Understanding How to Train Smart
Overtraining is a huge concern when someone tells me that they want to train every day of the week. The client might start off on a good track, but too much exercise isn’t necessarily a good thing because your body needs rest in order to become stronger and to rebuild itself. One day between workout sessions for the novice exerciser is adequate, but it all depends on each individual’s ability to recover. Are you moody? Trouble sleeping? Don’t feel like eating? Your resting heart rate is increasing? Then you’re probably overtraining, and if you don’t watch it, you’re going to end up with the bodily dings that are overuse injuries. Resting around 48 to 72 hours per muscle group is about right.
More rest might be required; it just depends on how the body feels. If you are sore to the point that you have a hard time moving and completing daily living tasks, then you shouldn’t train just because it is your scheduled day. Take another day off. Your body will thank you for it. You can actually make it a whole lot worse if you continue to push through the soreness. During resistance training while your muscles are under tension, microscopic tears occur, and if you don’t stretch and eat the proper diet it will take longer for the muscles to repair themselves. If you continually work those same muscles every day, they will never heal.
Think of yourself taking a knife and slicing your hand in the same place day after day. Will it recover or will it stay an open wound? The next thing that will happen is it will somehow get infected and you will have a bigger problem than you started with. This is the same thing that will happen to the body if it keeps going until it can’t fight it off anymore. Then the body will begin to shut down! The warning signs will become more apparent as you continue to tear the body down.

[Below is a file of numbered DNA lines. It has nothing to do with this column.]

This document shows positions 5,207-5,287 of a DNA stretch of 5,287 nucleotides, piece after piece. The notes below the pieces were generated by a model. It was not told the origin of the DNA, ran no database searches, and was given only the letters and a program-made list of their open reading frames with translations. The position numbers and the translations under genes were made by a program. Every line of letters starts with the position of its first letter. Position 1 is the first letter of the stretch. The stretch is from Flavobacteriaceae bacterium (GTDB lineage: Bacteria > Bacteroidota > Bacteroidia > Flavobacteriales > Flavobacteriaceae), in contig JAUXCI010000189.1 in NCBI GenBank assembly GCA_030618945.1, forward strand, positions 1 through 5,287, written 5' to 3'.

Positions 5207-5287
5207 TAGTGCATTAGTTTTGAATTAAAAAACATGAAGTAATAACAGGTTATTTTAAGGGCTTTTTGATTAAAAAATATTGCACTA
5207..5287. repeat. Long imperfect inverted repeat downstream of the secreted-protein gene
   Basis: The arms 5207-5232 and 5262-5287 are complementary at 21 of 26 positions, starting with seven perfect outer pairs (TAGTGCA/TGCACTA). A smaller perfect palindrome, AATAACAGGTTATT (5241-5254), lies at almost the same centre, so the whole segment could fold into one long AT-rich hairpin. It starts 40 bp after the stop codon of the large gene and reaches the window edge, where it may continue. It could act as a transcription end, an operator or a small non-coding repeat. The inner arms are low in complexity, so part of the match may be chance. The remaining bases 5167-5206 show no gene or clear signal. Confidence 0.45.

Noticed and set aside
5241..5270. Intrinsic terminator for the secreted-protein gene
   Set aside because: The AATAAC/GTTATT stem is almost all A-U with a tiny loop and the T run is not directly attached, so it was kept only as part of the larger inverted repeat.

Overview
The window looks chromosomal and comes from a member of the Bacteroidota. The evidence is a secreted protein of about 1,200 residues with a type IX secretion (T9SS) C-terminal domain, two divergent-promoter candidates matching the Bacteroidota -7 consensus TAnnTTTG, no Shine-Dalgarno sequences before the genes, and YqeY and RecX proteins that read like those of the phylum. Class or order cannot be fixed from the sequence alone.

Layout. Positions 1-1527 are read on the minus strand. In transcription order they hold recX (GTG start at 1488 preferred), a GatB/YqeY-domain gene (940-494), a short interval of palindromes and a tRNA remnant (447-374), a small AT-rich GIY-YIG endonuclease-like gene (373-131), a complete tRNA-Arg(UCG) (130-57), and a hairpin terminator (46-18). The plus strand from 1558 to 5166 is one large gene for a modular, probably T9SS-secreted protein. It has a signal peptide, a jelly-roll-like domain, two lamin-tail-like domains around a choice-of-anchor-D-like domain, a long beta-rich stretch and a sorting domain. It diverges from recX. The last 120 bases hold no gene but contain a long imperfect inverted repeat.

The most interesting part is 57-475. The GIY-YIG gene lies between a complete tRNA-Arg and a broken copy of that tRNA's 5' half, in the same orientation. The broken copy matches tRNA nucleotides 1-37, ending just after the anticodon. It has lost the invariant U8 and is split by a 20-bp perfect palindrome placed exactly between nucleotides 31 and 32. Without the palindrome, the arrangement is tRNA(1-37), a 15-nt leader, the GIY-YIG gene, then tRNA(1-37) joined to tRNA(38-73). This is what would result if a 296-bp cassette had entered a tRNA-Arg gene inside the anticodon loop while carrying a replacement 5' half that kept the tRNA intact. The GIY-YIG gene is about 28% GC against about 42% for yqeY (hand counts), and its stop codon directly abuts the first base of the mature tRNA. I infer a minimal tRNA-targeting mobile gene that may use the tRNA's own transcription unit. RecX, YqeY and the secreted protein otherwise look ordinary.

The body isn’t stupid either. Trying to trick it to believe you’re resting it by not lifting heavy isn’t the way to go, because the body still is going to interpret that exercise as stress on it.
Train the body, don’t sap all its energy or drain it. Your body will get to a point where it will plateau, and it will not progress past that point. The workouts should be varied in intensity as well as selection, so your muscles will continue to be stimulated. Progressions and regressions should always be used to prevent overtraining .
Periodized training cycles use variations in training frequency to alter and enhance exercise stimulus and to provide for recovery. Don’t believe in the saying, ‘No pain, no gain!’ Continuous pain means absolutely no gains! Your body actually gets stronger at rest, not when you are exercising. Exercise is just the stimulus that will trigger the response of growth and repair that builds more fibrous muscle, increases the metabolism and makes you stronger. The saying “It’s not always about working harder, but smarter” is not just cliche but totally true.
People often think more is better, but it is not always the case. Less is actually more because it is always better to train moderately then to overtrain. Never stress over your training. If you don’t enjoy your training, find something that you can enjoy. Remember you have a lifetime, so missing a session now and then is just fine.
Thanks For Reading!